This web page presents information about the work of the IMF in Uganda, including the activities of the IMF Resident Representative Office. Additional information can be found on the Uganda and IMF country page, including IMF reports and Executive Board documents that deal with Uganda.
At A Glance
- Current IMF membership: 189 countries
- Uganda joined the Fund on September 27, 1963
- Quota: SDR 180.50 million
- Outstanding loans: Enhanced Structural Adjustment Facility (ESAF)/Poverty Reduction and Growth Facility (PRGF) arrangements SDR 6.00 million
- The last Article IV Executive Board Consultation was on January 07, 2009 (Country Report 09/79)
- The Fund has maintained a resident representative in Uganda since July 1982
Presentation by Antoinette Sayeh, Director, African Department, IMF
May 18, 2016
Presentation by Celine Allard, Regional Studies Division, IMF
May 17, 2016
Presentation by Dr. Louis Kasekende, Deputy Governor, Bank of Uganda
May 16, 2016
A presentation by Ana Lucía Coronel, Gene Leon, and Alex Segura
November 13, 2015
A presentation by Ana Lucía Coronel, IMF Senior Resident Representative at the Aga Khan Development Network Leadership Forum, Kampala, Uganda
October 7, 2015
Uganda and the IMF
July 8, 2016
Author/Editor: Robert Dippelsman ; Venkat Josyula ; Eric Métreau
Series: Working Paper No. 16/133
June 13, 2016
Author/Editor: Christine Dieterich ; Anni Huang ; Alun H. Thomas
Series: Working Paper No. 16/118
June 9, 2016
Series: Country Report No. 16/145
June 8, 2016
Author/Editor: Dalia Hakura ; Mumtaz Hussain ; Monique Newiak ; Vimal Thakoor ; Fan Yang
Series: Working Paper No. 16/111
June 6, 2016
Regional Economic Outlook
After an extended period of strong economic growth, many sub-Saharan African countries have been hit by a multiple of shocks—the sharp decline in commodity prices, tighter financing conditions, and a severe drought in southern and eastern Africa. Growth fell in 2015 to its lowest level in some 15 years and is expected to slow further to 3 percent in 2016. The growth performance, however, differs across countries, with most oil importers faring reasonably well. The region’s medium-term prospects remain favorable but many countries urgently need to reset their policies to reinvigorate growth and realize this potential. To this end, countries should adjust fiscal policies, and for those outside monetary unions, exchange rate flexibility, as part of a wider policy package, should also generally be part of the first line of defense. In the medium term, policies targeted at diversification and financial sector development could also strengthen resilience and boost growth.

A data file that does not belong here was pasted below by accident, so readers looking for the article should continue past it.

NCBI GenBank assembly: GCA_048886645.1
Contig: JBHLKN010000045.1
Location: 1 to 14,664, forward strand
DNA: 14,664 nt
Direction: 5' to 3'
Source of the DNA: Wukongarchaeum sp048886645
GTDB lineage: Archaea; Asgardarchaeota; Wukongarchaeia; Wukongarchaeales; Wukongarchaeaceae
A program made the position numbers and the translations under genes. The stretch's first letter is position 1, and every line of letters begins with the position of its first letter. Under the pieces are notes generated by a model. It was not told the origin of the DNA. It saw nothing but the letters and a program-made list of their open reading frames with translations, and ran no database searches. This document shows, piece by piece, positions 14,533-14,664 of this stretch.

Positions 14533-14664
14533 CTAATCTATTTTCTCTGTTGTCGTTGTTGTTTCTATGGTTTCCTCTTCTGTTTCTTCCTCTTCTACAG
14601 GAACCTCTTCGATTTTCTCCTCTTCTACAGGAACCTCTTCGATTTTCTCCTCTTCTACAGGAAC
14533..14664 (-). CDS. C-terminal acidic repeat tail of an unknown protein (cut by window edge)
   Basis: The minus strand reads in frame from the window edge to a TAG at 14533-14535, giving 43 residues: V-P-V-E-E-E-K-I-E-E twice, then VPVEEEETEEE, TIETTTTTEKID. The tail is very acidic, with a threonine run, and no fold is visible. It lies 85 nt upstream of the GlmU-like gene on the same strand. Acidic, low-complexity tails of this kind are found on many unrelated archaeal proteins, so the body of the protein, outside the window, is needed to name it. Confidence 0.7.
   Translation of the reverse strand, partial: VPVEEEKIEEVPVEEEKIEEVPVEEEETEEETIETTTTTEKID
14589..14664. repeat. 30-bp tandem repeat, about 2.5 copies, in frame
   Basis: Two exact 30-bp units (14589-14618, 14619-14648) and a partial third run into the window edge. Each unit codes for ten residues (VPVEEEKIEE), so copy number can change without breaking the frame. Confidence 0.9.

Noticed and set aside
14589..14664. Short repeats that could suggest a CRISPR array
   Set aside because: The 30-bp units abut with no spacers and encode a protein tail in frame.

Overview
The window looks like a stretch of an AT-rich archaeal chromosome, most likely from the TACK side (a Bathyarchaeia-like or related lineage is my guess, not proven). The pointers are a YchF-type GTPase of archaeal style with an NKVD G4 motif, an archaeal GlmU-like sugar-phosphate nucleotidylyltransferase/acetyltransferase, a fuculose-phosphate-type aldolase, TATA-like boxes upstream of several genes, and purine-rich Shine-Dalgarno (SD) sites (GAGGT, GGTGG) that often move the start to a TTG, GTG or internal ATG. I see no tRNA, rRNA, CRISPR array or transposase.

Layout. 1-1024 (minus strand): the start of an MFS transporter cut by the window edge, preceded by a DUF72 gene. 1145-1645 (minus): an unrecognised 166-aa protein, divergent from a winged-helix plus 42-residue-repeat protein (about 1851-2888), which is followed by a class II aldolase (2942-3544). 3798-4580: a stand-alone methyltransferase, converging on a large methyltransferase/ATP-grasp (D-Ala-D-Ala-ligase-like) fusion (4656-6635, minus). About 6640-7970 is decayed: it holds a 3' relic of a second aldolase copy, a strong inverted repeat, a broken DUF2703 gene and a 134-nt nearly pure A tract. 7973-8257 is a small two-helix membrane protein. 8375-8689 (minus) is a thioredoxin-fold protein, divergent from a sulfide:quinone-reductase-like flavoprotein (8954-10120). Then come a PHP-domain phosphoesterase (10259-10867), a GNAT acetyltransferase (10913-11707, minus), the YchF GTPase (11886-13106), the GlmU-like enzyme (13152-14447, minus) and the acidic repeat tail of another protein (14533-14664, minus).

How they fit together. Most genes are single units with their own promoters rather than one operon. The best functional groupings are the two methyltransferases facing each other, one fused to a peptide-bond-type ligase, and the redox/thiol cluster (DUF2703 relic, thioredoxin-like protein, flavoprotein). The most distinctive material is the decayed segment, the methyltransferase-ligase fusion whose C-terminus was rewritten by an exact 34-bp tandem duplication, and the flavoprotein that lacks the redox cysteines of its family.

Departmental Papers on Africa
The Departmental African Paper Series covers research on Sub-Saharan Africa conducted by International Monetary Fund (IMF) staff, particularly on issues of broad regional or cross-country interest. The views expressed in these papers are those of the author(s) and do not necessarily represent the views of the IMF, its Executive Board, or IMF management.
IMF Opens Africa Training Institute in Mauritius
The International Monetary Fund (IMF) on June 26, 2014 opened the Africa Training Institute (ATI) in Ebene, Mauritius, adding an important regional center to a global network of centers helping to develop countries' policymaking capacity by transferring economic skills and best practices.
Quest for Regional Integration
The East African Community: Quest for Regional IntegrationJanuary 2015
The countries in the East African Community (EAC) are among the fastest growing economies in sub-Saharan Africa. The EAC countries are making significant progress toward financial integration, including harmonization of supervisory arrangements and practices and the modernization of monetary policy frameworks. This book focuses on regional integration in the EAC and argues that the establishment of a time table for the eliminating the sensitive-products list and establishing a supranational legal framework for resolving trade disputes are important reforms that should foster regional integration.